News and the personal letter, or the news education of Theophilus Hastings, 7th Earl of Huntingdon, 1660–71
in Connecting centre and locality
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When scholars investigate the spreading of news, print plays a dominant role and if manuscript comes into play at all it is usually in the form of the newsletter. Letters usually take a back seat. This begs the question, what kind of news did people send by the post and what kind of ties did it create between centre and locality? This chapter uses the letters sent to Theophilus Hastings, the 7th Earl of Huntingdon, to answer this question. An inspection of these letters reveals two kinds of news correspondents and two kinds of news that circulated through letters. Hastings received his news from official correspondents, individuals from whom he solicited news and only news, and from family dependants during their travels. However, this conduit for news worked both ways. News from the locality mattered as much as ‘Citie News’. When Hastings travelled to London dependants sent him ‘Countrie News’ or ‘home news’. This type of news is often left unexamined. However, it was just as important for Hastings to be up to date on the politics of the parish as it was for him to know the politics of the nation.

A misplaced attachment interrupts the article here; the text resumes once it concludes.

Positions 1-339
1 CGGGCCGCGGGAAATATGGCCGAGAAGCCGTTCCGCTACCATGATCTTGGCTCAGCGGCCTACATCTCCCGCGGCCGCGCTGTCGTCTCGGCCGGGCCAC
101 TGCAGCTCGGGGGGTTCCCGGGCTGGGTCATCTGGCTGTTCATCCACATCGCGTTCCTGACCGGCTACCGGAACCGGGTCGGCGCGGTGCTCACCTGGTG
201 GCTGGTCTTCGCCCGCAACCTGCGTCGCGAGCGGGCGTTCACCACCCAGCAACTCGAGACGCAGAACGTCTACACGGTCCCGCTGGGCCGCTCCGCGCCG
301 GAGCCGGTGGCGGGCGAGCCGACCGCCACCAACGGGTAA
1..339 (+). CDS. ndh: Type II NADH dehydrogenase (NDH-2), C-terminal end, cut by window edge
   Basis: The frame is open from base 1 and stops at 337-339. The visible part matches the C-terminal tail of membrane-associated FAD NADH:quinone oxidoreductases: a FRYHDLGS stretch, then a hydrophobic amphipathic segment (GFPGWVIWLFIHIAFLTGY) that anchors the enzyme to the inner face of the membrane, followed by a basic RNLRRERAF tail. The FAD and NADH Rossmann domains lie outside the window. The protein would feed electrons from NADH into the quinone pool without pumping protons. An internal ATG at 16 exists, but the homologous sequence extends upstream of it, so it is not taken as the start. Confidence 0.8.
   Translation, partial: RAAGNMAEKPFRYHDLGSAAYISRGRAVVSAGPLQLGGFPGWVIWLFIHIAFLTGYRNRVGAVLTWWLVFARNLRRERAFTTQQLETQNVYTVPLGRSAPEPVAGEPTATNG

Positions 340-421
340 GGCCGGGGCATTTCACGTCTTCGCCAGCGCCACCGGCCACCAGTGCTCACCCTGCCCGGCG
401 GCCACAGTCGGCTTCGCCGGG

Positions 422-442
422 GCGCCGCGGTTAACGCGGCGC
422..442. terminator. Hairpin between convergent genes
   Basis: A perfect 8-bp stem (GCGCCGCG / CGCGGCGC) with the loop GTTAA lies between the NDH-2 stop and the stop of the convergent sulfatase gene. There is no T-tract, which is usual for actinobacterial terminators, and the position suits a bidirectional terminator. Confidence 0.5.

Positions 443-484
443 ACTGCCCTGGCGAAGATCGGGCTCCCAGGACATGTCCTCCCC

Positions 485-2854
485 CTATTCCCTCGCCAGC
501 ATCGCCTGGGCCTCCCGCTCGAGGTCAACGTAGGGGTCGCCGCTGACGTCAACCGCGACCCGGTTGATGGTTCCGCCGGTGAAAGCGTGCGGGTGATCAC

Connecting centre and locality

Political communication in early modern England


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